Computed Tomography (CT) scan: CT scan uses X-rays and computer technology to create detailed images of the body. It can provide information about the size, location, and extent of the cancer, as well as the presence of any metastases.

Magnetic Resonance Imaging (MRI): MRI uses a powerful magnetic field and radio waves to create detailed images of the body. It is a valuable tool for the staging of gynecological malignancies because it can provide detailed images of the female reproductive system and surrounding structures. It is particularly useful for evaluating the extent of local invasion of the tumor and the involvement of nearby structures such as the bladder, rectum, or lymph nodes.

Positron Emission Tomography (PET) scan: PET scan is a specialized imaging test that uses a radioactive tracer to identify areas of increased metabolic activity in the body. It can help identify areas of cancer spread, even in areas that cannot be seen on other imaging tests.

A diagram of the female genital tract is shown below, followed by description of the clinical staging for the common gynecological malignancies:

Cancer of the Uterine Cervix:

For clinical staging of cancer of the uterine cervix, the following tests / assessments are done:

  1. Clinical examination
  2. Obtaining biopsy to determine the type of cancer, and whether it is invasive cancer, or the pre-cancer
  3. MRI of the pelvis to delineate the size and extent of local spread
  4. PET scan to see whether distant organs are involved or not

Clinical Stages:

  1. Stage 0: Carcinoma in situ (pre-invasive cancer).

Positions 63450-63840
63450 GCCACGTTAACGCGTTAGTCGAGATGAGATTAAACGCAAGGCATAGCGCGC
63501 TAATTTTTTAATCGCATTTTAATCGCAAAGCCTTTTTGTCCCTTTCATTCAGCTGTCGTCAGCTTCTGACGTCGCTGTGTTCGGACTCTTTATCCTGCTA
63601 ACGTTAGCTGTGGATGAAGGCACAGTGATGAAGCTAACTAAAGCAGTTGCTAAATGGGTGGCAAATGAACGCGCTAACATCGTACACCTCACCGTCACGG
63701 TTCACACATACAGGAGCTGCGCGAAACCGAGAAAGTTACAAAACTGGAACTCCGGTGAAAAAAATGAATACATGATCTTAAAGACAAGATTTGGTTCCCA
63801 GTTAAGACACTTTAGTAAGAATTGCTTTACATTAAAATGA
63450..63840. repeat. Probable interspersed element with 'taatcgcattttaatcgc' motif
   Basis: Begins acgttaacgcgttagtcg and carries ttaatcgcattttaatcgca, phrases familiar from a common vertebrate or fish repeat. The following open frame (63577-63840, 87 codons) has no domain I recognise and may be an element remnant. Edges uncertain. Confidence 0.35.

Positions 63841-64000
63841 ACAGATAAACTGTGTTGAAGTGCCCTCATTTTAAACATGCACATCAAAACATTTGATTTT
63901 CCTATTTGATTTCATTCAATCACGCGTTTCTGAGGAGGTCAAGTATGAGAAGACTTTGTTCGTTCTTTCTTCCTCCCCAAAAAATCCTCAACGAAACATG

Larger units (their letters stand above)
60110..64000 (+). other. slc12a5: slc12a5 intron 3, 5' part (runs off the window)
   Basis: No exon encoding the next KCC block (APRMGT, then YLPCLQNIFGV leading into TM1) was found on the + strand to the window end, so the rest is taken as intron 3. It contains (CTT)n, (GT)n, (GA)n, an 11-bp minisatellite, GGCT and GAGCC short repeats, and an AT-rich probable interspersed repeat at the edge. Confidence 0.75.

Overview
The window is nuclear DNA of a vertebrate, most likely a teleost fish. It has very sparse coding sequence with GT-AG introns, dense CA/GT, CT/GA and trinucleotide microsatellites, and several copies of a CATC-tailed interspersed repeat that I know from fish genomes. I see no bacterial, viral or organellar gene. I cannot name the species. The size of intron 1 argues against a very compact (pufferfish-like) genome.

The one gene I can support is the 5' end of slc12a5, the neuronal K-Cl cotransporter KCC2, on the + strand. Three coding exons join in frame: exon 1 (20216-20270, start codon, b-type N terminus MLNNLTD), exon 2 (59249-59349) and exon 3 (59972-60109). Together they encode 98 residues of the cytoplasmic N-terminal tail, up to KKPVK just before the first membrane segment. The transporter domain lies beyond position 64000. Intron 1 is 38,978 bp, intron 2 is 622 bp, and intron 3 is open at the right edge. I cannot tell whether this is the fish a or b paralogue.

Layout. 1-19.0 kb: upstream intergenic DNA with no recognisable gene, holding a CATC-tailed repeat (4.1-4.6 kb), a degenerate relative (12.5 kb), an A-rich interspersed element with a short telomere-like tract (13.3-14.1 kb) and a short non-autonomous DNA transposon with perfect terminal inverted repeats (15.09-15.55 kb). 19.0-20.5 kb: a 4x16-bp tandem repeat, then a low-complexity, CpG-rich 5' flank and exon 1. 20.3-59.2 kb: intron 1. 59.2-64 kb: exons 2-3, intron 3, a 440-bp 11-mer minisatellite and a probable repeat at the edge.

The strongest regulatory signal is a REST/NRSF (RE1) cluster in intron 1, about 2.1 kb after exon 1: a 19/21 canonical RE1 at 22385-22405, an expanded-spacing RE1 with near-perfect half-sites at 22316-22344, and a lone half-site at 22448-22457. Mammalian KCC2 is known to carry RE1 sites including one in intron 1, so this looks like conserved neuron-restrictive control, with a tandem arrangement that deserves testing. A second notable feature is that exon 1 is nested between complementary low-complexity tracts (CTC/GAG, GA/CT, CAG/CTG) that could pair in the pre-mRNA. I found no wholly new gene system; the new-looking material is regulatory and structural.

2. Stage I: Cancer confined to the cervix.
  3. Stage II: Cancer spread beyond the cervix but not to the pelvic sidewall or lower third of the vagina.
  4. Stage III: Cancer extends to the pelvic sidewall or lower third of the vagina, or causes kidney problems.
  5. Stage IV: Cancer has spread to the bladder, rectum, or other distant organs.

 Uterine (Endometrial) Cancer.

For clinical staging of cancer of the uterus, the following tests / assessments are done:

  1. Clinical examination
  2. MRI of the pelvis to delineate the size and extent of local spread
  3. CT scan to see whether distant organs are involved or not

Clinical Stages:

  1. Stage I: Cancer confined to the uterus.
  2. Stage II: Cancer involves the uterus and cervix.
  3. Stage III: Cancer extends beyond the uterus but remains within the pelvis.
  4. Stage IV: Cancer has spread to the bladder, rectum, or distant organs.

Ovarian Cancer:

For clinical staging of cancer of the ovary, the following tests / assessments are done:

  1. Ultrasound examination
  2. MRI of the pelvis to delineate the size and extent of local spread
  3. CT scan to see whether distant organs are involved or not
  4. Surgical exploration and biopsy of abnormal structures, especially in the abdominal cavity
  5. Serum tumor markers (for Germ Cell Cancer of the Ovary only)

Clinical Stages:

  1. Stage I: Cancer limited to the ovaries.
  2. Stage II: Cancer involves one or both ovaries with pelvic extension.
  3. Stage III: Cancer has spread to the peritoneum outside the pelvis or involves lymph nodes.
  4. Stage IV: Cancer has spread to distant organs.

For cancers of the Vagina, Vulva, Placenta, and the other rare cancers of the female genital tract, please speak to the doctor, or visit the following websites:

  1. FIGO staging of gynecologic tumors: FIGO Staging of Gynecologic Tumors | SEER Training (cancer.gov)
  2. Gynecologic Cancer Stages | Northwestern Medicine